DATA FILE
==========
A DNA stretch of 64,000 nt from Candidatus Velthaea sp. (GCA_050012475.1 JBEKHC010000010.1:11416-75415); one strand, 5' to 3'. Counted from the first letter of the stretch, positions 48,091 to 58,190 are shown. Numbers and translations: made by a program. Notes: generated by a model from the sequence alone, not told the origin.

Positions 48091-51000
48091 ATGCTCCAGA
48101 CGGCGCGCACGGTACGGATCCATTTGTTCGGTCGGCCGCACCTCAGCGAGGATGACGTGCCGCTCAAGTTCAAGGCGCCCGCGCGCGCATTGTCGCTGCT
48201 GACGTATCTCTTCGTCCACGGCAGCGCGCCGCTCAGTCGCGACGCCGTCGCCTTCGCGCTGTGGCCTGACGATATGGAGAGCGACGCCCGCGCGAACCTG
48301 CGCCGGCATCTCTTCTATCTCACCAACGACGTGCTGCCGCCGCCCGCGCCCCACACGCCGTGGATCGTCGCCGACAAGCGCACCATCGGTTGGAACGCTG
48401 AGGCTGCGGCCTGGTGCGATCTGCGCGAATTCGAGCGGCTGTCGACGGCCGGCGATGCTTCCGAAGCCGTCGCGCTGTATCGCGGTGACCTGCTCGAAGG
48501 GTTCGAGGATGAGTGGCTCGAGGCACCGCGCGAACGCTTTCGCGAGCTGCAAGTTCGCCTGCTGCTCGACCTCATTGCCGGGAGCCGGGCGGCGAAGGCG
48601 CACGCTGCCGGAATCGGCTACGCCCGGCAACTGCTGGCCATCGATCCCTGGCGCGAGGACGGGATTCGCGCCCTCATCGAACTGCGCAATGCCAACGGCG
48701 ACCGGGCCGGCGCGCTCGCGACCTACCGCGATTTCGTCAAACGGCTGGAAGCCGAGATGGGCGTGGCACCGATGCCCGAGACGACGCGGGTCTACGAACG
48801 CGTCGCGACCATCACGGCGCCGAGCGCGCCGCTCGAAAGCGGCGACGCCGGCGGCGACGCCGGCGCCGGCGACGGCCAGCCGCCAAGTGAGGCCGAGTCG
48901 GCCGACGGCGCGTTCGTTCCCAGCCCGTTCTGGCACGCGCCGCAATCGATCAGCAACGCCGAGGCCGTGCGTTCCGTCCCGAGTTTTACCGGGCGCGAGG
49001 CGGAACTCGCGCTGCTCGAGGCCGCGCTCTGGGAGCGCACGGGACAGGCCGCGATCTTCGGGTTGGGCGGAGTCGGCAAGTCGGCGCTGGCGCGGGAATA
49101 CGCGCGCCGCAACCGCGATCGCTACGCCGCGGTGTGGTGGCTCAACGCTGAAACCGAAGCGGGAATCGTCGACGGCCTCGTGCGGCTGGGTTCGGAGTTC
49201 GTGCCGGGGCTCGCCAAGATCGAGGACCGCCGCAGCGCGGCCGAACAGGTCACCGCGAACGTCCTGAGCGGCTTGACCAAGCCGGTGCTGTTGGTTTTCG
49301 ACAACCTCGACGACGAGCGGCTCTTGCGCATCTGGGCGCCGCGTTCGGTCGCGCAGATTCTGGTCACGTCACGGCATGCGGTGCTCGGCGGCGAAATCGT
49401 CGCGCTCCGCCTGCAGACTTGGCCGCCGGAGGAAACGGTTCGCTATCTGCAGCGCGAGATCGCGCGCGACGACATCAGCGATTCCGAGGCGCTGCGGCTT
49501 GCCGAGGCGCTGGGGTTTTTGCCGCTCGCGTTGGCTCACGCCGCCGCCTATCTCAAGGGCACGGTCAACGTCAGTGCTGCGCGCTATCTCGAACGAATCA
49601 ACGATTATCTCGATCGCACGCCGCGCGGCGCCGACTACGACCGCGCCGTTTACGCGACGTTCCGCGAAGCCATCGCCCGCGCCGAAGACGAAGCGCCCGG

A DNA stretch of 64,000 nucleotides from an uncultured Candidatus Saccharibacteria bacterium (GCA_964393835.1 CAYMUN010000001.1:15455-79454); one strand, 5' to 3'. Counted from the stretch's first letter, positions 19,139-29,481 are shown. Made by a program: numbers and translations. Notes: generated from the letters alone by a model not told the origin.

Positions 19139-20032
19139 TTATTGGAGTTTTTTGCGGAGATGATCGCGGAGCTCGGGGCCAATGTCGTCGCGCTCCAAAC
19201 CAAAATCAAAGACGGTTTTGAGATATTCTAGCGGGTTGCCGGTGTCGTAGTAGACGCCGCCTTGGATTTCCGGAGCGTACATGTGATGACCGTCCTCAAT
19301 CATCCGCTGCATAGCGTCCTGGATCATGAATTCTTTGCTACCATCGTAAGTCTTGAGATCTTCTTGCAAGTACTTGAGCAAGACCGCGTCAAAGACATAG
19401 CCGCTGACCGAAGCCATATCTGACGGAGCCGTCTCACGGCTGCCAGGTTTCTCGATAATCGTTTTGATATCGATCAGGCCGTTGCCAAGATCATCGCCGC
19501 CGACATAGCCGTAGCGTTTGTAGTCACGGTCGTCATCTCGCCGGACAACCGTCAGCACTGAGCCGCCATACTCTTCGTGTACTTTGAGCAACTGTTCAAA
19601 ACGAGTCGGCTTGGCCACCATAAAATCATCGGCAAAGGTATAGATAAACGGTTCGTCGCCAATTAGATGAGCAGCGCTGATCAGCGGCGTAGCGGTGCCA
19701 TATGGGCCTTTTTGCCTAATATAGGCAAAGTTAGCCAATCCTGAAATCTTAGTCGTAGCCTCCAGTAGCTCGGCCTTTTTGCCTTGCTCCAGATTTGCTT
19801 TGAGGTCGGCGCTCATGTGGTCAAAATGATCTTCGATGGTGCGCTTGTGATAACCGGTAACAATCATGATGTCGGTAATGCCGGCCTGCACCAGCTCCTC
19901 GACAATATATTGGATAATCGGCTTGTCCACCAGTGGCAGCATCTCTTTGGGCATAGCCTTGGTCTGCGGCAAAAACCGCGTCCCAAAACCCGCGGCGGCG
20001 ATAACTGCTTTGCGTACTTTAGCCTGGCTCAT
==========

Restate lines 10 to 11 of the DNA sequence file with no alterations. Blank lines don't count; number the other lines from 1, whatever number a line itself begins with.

48701 ACCGGGCCGGCGCGCTCGCGACCTACCGCGATTTCGTCAAACGGCTGGAAGCCGAGATGGGCGTGGCACCGATGCCCGAGACGACGCGGGTCTACGAACG
48801 CGTCGCGACCATCACGGCGCCGAGCGCGCCGCTCGAAAGCGGCGACGCCGGCGGCGACGCCGGCGCCGGCGACGGCCAGCCGCCAAGTGAGGCCGAGTCG